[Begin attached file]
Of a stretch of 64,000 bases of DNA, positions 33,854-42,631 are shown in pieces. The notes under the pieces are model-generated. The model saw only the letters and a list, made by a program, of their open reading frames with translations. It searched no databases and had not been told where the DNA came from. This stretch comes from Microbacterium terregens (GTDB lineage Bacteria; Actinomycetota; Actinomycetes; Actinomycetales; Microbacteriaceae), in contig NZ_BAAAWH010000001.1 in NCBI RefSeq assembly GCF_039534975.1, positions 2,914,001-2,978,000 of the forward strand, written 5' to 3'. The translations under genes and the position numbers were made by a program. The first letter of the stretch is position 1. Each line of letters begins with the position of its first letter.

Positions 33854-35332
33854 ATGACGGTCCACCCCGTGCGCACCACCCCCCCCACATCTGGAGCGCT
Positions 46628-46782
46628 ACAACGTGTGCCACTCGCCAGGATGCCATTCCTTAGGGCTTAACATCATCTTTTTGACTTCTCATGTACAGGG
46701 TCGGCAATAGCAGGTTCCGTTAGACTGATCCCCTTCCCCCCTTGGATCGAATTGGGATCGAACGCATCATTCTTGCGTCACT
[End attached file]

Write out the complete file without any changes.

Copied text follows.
Of a stretch of 64,000 bases of DNA, positions 33,854-42,631 are shown in pieces. The notes under the pieces are model-generated. The model saw only the letters and a list, made by a program, of their open reading frames with translations. It searched no databases and had not been told where the DNA came from. This stretch comes from Microbacterium terregens (GTDB lineage Bacteria; Actinomycetota; Actinomycetes; Actinomycetales; Microbacteriaceae), in contig NZ_BAAAWH010000001.1 in NCBI RefSeq assembly GCF_039534975.1, positions 2,914,001-2,978,000 of the forward strand, written 5' to 3'. The translations under genes and the position numbers were made by a program. The first letter of the stretch is position 1. Each line of letters begins with the position of its first letter.

Positions 33854-35332
33854 ATGACGGTCCACCCCGTGCGCACCACCCCCCCCACATCTGGAGCGCT
Positions 46628-46782
46628 ACAACGTGTGCCACTCGCCAGGATGCCATTCCTTAGGGCTTAACATCATCTTTTTGACTTCTCATGTACAGGG
46701 TCGGCAATAGCAGGTTCCGTTAGACTGATCCCCTTCCCCCCTTGGATCGAATTGGGATCGAACGCATCATTCTTGCGTCACT